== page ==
Many companies take advantage of the R&D tax credit, developing their innovative capabilities without impacting their bottom line. Industries conducting scientific research, or developing a new product know they qualify with minimal doubt. However, other sectors often count themselves out before trying. Data published from HMRC shows the UK construction industry accounts for just 6% of UK R&D tax credit claims. These 6% saw an average of $70,000 in credits. This suggests that civil engineering and construction companies are missing out on some large credits, and should be exploring this credit option.

The R&D Tax Credits are a tax relief aimed at increasing R&D spending in the region in an effort to encourage innovation. The UK offers two variants on this, with the R&D Relief for SMEs aimed at small businesses – or companies with fewer than 500 employees and either a turnover less than €100m or gross assets of less than €86m. This program offers 24.7p of relief for every £1 spent on R&D. The alternative Research and Development Expenditure Credit (RDEC) provides relief at 9.7p per £1 spent and is aimed at larger companies. Typically, a business making a successful claim could get back up to 33% of the amount spent on qualifying R&D.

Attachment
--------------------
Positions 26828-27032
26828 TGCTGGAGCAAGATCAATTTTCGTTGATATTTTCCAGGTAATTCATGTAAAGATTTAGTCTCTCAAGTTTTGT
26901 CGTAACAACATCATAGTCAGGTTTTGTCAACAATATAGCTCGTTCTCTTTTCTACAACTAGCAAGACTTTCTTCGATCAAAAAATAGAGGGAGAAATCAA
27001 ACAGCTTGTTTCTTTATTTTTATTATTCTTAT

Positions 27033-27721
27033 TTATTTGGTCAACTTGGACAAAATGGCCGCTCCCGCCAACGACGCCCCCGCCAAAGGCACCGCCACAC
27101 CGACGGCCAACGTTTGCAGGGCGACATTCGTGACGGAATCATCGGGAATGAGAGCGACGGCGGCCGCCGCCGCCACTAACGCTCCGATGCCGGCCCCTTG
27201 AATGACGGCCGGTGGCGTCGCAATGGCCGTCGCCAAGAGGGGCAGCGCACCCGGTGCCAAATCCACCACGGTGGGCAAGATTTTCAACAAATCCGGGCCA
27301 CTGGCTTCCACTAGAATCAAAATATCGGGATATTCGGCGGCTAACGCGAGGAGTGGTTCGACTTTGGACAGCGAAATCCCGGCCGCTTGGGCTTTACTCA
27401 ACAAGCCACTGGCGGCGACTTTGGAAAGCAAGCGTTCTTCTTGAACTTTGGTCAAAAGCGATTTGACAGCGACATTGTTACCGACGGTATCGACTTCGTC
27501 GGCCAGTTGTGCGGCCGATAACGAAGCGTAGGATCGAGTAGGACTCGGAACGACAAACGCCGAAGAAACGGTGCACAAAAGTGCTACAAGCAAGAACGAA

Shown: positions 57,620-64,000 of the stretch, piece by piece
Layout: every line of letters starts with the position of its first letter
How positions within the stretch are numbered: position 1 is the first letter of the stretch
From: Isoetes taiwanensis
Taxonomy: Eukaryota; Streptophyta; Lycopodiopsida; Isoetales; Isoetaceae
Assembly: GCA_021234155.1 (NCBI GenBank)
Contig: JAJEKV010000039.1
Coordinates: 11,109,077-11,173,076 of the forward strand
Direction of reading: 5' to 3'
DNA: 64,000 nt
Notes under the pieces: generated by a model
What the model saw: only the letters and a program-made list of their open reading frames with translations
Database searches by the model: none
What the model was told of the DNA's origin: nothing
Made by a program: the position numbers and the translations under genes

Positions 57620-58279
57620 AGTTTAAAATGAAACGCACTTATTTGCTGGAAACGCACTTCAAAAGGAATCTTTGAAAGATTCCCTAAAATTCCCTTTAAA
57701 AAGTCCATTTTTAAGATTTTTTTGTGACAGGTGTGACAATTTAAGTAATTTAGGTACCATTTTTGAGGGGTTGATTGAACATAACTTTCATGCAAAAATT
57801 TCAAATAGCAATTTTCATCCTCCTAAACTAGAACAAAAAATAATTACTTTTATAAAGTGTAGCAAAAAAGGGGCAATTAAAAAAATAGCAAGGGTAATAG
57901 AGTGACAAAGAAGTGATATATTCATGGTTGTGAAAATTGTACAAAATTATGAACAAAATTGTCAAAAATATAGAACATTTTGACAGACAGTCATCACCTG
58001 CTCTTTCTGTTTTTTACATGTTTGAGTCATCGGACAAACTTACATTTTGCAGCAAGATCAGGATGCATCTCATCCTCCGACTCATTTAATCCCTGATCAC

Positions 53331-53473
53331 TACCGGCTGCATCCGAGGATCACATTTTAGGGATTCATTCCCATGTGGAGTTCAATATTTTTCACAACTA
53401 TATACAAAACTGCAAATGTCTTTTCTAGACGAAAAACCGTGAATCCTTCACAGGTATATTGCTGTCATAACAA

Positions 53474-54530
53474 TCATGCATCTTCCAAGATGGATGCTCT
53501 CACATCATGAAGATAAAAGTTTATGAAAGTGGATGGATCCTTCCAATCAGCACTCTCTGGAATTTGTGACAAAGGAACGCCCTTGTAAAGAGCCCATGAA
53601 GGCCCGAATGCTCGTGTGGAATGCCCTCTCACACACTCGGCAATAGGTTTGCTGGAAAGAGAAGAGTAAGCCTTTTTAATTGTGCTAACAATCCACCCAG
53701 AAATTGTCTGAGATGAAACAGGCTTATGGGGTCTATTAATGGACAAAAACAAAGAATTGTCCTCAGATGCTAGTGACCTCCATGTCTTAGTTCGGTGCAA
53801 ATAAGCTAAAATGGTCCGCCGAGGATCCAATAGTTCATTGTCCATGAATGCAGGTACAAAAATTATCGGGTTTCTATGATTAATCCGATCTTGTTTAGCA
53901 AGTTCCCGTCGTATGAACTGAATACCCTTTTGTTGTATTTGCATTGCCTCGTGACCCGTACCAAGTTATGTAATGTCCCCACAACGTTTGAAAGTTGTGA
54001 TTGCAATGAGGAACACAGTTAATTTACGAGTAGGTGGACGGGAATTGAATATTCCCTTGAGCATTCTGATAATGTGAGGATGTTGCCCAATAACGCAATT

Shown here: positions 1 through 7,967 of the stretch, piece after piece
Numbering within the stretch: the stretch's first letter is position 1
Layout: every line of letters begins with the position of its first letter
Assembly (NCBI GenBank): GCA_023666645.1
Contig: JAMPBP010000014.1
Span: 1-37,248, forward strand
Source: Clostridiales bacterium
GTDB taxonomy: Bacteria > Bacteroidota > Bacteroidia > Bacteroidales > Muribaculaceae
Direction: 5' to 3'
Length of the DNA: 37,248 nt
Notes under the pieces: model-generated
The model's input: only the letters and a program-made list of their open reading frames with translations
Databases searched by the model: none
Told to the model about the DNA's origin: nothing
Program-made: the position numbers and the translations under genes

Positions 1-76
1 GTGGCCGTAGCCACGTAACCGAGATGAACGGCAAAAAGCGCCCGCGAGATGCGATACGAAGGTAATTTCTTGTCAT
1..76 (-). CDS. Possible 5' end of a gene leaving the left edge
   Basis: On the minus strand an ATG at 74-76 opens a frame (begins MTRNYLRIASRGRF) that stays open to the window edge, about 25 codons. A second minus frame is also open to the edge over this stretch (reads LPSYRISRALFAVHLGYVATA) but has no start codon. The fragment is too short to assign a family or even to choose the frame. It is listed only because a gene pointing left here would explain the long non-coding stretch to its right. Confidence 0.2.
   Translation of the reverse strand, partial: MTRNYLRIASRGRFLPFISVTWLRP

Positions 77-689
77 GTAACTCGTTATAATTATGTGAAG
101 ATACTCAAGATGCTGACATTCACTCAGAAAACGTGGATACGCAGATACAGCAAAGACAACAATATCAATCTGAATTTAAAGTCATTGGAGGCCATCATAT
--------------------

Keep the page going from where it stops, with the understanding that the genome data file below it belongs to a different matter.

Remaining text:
So are you eligible? You don’t need a lab coat to conduct R&D. In fact, the definition applies to any business that has done something innovative in the way it operates or developed new ways of doing things. The key to innovation, as per HMRC, is overcoming a technical uncertainty. Even if your R&D is unsuccessful, it could still be eligible.

R&D in Construction

Just because construction has been done for thousands of years, does not mean there is no more innovation to be made. Common qualifying R&D activity in this sector includes innovative use of green or sustainable materials and methods. It can also include improvement to existing techniques for site-specific problems. If you develop new products, including products that are lighter weight, stronger, more resilient, easier to process and so on, you likely qualify for R&D tax credits. 

It really comes down to uncertainty. An engineer who needs to create new standards and tolerances because of a new material or equipment could suggest R&D. Your project usually occurs in stages, with simulations, iterative CAD modelling, prototyping and so on. This iterative process is the foundation of R&D.You may think your company does not meet the cut for R&D, but the definitions are much broader than you think, and it’s likely worth exploring this avenue.